"Yeah I was the only girl there, but my teammates really respected me," she said. "My coaches did, too, so I just absolutely loved waking up early on a Sunday morning and getting dressed for the game five hours early. Waking Dad up to have warm-up kicks -- those are the special memories I remember most."
For Greg Phillips, watching his daughter star for the Crows has been a conflicted mix of fatherly pride and concern. A standout footballer in his own right, Greg played 343 games for Port Adelaide, was named as an inaugural member of the South Australian Football Hall of Fame and was selected to Port Adelaide's all-time team from the club's first 130 years (1870-2000).
So while he understands his daughter's commitment and effort, he's also mindful of the impact football could have on her basketball career.
"Her being a two-sport player sits really well with me," he said. "[But] Dallas has her on a good contract, and I just don't want her to get injured. I want her to fulfill her dreams, but when she cops a few head-high tackles and goes to ground ..."
Running out for Adelaide earlier this month in her first competitive game of football in two decades, Phillips acquitted herself in more than adequate fashion, garnering 15 disposals, three goals, two marks, one tackle and one inside 50 entry in a comfortable 48-12 win over Greater Western Sydney.
She even matched up against fellow basketballer Jessica Bibby, who played briefly in the WNBA for the New York Liberty before carving out a distinguished and lengthy career in the WNBL.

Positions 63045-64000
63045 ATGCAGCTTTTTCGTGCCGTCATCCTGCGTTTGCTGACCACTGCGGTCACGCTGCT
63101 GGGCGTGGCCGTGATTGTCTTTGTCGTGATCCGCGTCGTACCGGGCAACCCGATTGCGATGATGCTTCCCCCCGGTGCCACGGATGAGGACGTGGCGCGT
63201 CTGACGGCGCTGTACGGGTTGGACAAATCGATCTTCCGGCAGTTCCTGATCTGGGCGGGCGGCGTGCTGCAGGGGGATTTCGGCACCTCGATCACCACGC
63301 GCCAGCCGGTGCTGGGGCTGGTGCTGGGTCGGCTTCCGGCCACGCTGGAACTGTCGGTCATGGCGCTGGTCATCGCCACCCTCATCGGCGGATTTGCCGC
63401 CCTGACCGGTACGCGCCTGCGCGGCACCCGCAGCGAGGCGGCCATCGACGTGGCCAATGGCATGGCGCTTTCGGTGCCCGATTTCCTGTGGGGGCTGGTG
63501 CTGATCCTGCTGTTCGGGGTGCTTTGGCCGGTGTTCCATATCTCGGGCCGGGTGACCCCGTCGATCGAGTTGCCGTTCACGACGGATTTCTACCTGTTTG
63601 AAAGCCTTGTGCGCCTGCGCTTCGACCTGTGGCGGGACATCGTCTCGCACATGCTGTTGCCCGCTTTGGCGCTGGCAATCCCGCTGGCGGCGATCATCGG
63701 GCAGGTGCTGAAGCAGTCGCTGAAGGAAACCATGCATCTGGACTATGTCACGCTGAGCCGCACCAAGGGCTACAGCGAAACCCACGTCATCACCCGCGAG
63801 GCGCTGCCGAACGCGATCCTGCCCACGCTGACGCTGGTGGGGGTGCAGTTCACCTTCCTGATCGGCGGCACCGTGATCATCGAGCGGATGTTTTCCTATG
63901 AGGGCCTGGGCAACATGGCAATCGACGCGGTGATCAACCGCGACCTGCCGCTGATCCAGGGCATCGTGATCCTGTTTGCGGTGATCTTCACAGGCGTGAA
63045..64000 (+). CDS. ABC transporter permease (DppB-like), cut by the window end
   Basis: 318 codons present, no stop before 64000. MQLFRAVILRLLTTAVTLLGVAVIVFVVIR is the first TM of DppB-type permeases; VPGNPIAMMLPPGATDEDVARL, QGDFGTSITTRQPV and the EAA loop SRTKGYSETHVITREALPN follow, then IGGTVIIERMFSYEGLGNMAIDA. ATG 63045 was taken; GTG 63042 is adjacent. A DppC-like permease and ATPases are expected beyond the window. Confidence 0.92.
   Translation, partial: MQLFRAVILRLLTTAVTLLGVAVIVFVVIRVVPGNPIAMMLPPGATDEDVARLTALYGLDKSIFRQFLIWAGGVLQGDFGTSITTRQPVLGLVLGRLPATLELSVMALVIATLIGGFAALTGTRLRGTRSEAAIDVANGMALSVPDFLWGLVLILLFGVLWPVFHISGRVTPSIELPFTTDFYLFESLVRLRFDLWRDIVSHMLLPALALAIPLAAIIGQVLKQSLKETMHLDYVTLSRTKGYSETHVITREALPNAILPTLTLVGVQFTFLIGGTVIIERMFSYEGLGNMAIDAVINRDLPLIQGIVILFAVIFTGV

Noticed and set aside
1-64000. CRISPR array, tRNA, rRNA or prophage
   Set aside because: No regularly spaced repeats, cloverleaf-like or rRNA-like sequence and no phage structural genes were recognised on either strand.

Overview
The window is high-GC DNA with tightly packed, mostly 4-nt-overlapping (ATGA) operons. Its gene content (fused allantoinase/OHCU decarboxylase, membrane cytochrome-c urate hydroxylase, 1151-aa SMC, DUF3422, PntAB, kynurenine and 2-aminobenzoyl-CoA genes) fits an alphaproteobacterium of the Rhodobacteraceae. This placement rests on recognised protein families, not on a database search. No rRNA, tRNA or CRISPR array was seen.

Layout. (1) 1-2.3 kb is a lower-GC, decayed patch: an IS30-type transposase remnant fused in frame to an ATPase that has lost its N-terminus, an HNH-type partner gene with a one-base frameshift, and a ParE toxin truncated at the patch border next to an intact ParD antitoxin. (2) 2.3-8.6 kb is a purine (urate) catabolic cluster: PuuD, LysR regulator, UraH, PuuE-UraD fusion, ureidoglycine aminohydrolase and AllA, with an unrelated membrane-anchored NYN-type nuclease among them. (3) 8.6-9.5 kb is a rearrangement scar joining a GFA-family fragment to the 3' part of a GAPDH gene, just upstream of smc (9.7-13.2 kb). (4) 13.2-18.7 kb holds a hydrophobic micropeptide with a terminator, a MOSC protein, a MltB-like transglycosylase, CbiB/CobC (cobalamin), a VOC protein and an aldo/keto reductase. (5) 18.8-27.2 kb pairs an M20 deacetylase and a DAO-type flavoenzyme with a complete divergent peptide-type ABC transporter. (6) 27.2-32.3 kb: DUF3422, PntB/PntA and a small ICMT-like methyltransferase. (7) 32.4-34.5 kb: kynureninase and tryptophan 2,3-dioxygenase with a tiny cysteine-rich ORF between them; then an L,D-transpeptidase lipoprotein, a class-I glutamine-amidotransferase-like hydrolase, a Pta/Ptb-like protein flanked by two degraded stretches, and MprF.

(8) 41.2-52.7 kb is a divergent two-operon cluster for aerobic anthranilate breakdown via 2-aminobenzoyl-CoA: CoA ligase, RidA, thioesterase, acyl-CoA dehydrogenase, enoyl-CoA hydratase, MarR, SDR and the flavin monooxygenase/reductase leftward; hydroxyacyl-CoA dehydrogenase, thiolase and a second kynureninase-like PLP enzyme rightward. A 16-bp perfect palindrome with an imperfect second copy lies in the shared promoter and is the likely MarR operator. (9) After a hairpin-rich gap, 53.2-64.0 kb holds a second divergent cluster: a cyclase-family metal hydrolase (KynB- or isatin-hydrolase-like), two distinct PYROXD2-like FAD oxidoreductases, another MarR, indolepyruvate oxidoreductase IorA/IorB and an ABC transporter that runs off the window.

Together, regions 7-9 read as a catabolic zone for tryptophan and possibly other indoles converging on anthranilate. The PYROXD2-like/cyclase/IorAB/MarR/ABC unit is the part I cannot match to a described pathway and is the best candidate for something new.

It was the sheer physicality of the contest that presented the biggest challenges for the 5-foot-8 (173 cm), 165-pound (75 kg) Phillips. Playing elite basketball calls for a high level of aerobic capacity, but Australian rules football goes far beyond that, combining burst running with long-distance coverage, never mind the tackling and bumping aspects of the sport.
The quick hands and decision-making ability Phillips has developed playing basketball has already made her one of the AFLW's best in-close performers. But she maintains that's the only advantage she has.
"I definitely have a new appreciation of just how hard this game is, because I think it's the hardest game to be physically ready for and compete in," she said. "With basketball, we play more than one game a week; in the WNBA we can play up to four games a week. But this is kind of a different soreness. I don't really know how to describe it, but I do know you definitely need the full week to recover!"
With time ticking away on her athletic mortality, Phillips plans on wringing every last drop from her time on both basketball court and football oval. She has indicated that not only will she be suiting up for the Wings again in the 2017 WNBA season, but she has every intention of returning to the Crows next year.
"I don't want to just be a one-season player, but that will depend on how the body holds up," Phillips said. "I'm 31, and 32 in May, and I just don't have the luxury of saying I'll definitely play next year and another five years.
"I love both the sports I play. I love playing basketball in the States, and I really love playing footy, so I'm going to keep playing both for as long as I can."
Mechelle Voepel of espnW.com contributed to this report.